Defense doesn’t win championships. Teamwork isn’t what it’s cracked up to be. Momentum is a myth. Punting in football is a waste. Officials are biased. And the Chicago Cubs aren’t cursed; they just stink.
From the Sunday New York Times Book Review of Scorecasting: The Hidden Influences Behind How Sports Are Played and Games Are Won
…One says that humans are more likely to judge an act of commission — for instance, a referee’s calling a penalty — to be intrusive or consequential than they are an act of restraint. So even though the ref who doesn’t throw a flag can be just as wrong as the ref who does, and even though his nonact can put an equivalent skew on the game, we judge him — and he judges himself — less harshly. This so-called omission bias is borne out statistically in several sports, the authors demonstrate, citing umpires who call fewer strikes when the hitter already has two and basketball referees who call fewer loose-ball fouls on star players than on nonstars.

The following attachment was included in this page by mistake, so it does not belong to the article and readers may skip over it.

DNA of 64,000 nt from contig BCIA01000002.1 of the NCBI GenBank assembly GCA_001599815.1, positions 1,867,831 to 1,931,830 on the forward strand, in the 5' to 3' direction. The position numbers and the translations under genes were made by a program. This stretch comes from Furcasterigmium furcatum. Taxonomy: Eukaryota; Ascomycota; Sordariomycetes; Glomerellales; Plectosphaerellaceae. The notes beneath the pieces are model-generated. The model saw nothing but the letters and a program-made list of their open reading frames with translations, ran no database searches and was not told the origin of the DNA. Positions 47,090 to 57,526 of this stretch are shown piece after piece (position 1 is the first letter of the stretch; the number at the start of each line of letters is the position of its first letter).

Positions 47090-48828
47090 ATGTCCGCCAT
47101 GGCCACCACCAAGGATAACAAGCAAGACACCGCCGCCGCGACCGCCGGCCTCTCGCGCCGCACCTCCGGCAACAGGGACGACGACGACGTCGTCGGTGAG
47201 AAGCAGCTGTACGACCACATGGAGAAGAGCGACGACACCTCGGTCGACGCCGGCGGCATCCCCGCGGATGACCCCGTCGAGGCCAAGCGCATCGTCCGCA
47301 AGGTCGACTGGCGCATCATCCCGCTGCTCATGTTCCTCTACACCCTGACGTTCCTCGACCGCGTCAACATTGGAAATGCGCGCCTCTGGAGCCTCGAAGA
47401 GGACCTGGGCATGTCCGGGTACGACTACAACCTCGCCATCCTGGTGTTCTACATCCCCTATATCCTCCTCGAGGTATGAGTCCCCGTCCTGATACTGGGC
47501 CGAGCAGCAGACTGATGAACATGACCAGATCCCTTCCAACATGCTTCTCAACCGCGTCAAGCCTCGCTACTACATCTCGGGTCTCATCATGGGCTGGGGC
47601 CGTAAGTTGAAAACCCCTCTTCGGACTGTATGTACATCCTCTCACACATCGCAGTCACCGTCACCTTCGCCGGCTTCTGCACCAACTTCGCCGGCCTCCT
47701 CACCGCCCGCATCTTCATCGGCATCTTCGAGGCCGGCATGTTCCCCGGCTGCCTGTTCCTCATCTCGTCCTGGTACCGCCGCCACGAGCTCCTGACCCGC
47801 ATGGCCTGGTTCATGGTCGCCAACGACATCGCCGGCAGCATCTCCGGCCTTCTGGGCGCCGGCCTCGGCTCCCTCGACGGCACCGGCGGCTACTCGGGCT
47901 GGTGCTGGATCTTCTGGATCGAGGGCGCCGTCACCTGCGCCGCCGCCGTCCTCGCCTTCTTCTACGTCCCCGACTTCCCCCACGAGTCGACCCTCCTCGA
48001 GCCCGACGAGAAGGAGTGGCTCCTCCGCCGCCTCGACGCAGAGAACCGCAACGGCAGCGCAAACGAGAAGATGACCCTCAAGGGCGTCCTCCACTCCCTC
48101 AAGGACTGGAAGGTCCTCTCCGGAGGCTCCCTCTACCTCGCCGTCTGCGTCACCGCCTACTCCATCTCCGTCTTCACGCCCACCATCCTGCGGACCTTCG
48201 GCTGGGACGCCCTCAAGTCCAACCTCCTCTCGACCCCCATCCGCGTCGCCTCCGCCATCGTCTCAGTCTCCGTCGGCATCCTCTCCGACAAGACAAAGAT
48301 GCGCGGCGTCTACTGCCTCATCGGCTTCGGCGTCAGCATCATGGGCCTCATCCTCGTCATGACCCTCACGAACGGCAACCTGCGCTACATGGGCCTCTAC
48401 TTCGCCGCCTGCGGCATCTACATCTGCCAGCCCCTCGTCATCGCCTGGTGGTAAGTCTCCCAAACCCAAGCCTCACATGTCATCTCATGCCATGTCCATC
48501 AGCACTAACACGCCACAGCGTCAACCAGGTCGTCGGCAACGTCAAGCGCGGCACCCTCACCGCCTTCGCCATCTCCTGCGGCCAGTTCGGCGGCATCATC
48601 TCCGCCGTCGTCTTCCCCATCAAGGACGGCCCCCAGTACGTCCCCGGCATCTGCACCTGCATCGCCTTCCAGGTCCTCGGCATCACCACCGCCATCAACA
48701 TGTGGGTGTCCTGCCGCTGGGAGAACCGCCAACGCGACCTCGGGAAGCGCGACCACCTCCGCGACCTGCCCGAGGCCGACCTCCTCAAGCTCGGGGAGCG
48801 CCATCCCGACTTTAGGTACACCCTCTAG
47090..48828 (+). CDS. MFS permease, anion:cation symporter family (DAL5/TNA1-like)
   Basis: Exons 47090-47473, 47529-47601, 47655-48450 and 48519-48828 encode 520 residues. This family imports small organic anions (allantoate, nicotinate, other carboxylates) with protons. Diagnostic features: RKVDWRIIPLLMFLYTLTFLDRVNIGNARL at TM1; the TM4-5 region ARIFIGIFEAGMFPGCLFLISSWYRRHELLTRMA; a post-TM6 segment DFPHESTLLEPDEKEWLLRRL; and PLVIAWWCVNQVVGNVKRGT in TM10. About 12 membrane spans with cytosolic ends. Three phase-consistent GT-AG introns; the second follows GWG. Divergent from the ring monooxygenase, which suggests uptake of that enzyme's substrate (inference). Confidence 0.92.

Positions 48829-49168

The authors also place great stock in what psychologists call risk aversion, or loss aversion, which states that humans are motivated more forcefully by a fear of losing than by a desire for winning. When a coach always employs well-worn strategies on the field; when an owner declines to hire a successful but unconventional coach; when a golfer takes a firmer stroke on a par putt to fight off a bogey than he does on a birdie putt because he is still safely under par, he is being risk averse, often to his detriment. Statistics (and one brave high school coach in Arkansas) show, for example, that over the long haul, punting on fourth down is a fool’s errand; as for golf, a putt is a stroke, no matter what the circumstances.
…In the end, they determine, stunningly, that home-field advantage in virtually all sports is largely due to the bias of officials toward the home team.
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